Or perhaps the novelist Ray Bradbury, who also grew up four-eyed in small-town Illinois, has a more informed theory. “I often wonder whether or not you become myopic for a physical reason of not wanting to face the world,” Bradbury says in an oral history. Like Dutch, he competed with a popular, extrovert elder brother by “making happy things for myself and creating new images of the world for myself.” Reagan was not introverted, yet from infancy he had the same kind of “happy” self-centeredness that Bradbury speaks of, the same need to inhabit an imaginative construct in which outside reality was refracted, or reordered, to his liking. “I was completely surrounded by a wall of light,” Reagan wrote of his first venture onto a movie set. It was clear that the sensation was agreeable. Read the rest of this entry »


Kremlin Demands Apology from Fox News Over Putin ‘Killer’ Comment

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The Russian government is demanding an apology from Fox News, after anchor Bill O’Reilly called Russian President Vladimir Putin a “killer” in an interview that aired before the Super Bowl.

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“We consider such words from the Fox TV company to be unacceptable and insulting, and honestly speaking, we would prefer to get an apology from such a respected TV company,” Kremlin spokesman Dmitry Peskov told reporters, according to Reuters. Read the rest of this entry »


Life Under Alternative Facts 

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The Soviet Union bombarded its citizens with such facts in the seventies and eighties. No one was fooled.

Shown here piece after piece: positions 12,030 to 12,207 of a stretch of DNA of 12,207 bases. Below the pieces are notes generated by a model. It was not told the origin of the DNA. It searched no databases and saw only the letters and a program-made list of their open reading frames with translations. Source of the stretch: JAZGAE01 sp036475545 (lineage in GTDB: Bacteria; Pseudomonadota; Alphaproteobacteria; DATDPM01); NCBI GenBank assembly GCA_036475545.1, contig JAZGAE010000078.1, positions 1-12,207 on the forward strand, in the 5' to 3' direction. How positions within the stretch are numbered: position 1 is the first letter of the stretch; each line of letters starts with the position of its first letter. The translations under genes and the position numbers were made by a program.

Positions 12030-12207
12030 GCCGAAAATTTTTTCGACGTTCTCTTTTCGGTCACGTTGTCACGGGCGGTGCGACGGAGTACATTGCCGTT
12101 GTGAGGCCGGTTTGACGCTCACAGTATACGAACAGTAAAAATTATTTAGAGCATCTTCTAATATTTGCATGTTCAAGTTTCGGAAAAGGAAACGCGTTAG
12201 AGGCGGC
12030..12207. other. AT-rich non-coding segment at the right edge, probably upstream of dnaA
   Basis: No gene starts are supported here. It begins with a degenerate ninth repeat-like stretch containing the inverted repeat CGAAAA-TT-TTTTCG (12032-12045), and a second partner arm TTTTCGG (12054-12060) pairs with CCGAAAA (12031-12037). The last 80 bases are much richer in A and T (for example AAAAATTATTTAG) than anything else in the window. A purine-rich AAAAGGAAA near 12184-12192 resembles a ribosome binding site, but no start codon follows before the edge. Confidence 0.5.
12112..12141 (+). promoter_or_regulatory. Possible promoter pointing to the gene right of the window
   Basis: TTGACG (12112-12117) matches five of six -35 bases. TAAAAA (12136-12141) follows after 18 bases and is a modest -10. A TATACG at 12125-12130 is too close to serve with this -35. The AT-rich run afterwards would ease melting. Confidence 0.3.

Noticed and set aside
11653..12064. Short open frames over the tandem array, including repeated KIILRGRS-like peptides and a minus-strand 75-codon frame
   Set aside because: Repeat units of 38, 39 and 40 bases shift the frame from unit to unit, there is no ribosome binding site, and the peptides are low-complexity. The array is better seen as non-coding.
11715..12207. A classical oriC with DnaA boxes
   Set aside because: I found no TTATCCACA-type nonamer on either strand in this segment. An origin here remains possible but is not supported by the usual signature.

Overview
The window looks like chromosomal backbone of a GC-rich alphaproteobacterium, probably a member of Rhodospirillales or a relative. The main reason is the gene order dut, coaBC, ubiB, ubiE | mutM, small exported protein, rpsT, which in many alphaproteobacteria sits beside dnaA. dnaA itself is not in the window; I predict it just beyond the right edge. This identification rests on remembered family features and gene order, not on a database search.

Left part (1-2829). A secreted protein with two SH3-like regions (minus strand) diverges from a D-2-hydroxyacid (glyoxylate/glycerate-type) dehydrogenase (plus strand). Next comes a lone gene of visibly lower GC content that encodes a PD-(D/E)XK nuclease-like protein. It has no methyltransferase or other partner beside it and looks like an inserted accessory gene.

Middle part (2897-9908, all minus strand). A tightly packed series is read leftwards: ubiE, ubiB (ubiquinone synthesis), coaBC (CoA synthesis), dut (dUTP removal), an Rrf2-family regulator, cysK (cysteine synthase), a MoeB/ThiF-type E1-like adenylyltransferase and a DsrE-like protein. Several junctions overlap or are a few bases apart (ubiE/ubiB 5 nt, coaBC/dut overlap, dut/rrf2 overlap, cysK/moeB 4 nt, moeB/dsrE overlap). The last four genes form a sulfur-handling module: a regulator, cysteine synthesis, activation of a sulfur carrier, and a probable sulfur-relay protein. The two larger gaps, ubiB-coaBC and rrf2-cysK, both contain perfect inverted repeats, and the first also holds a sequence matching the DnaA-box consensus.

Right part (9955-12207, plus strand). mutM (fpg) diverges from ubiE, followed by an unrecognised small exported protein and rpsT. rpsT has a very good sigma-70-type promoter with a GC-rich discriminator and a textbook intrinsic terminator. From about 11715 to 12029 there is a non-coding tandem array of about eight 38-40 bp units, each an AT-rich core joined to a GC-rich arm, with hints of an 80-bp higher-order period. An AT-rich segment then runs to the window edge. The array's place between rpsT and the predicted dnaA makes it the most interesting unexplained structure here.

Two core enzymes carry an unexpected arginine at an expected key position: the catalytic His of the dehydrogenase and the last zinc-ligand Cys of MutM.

writes: There was no real cognitive dissonance existing in the minds of most people in the Soviet Union of the nineteen-seventies and eighties. Everyone knew that everything said on the radio or on television, everything (with the exception of weather reports or sports results) was a blatant lie, spoken pro forma, just because that’s the way things were and had to be: outside, it was dark or light or drizzly or sunny or cold and snowy or pleasantly warm or too hot for comfort—and on the radio and on TV and in newspapers and magazines the untold legions of official-propaganda folks talked about the kind of reality which did not remotely exist in the reality of Soviet people’s lives.

“Everyone knew that they, the Soviet people, lived in a veritable funhouse of a giant isolated world unto itself, in the parallel reality of that endless hall of crazily distorted mirrors.”

Just because from dawn to dusk everyone was forced to hear on the radio and read in newspapers that everyone’s life in the Soviet land was wonderful and was going to be infinitely better still, and that everyone else out in the capitalist world envied the happiness of Soviet people’s lives, no one was duped into thinking this was actually how things were, neither in their own lives or in the lives of people all around them, in their cities and villages.

[Read the full story here, at The New Yorker]

Everyone knew the truth, even in the absence of any alternative, more reality-bound source of information. Everyone knew how things were in reality. How could one not? One had one’s eyes and ears and one’s own life to live. Read the rest of this entry »


President Trump Adopts the Language of America’s Anti-American Radical Left; Democrats Rejoice; Republicans Aghast

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New MiG-35 ‘Fulcrum Foxtrot’ Demonstrated For Putin and Foreign Market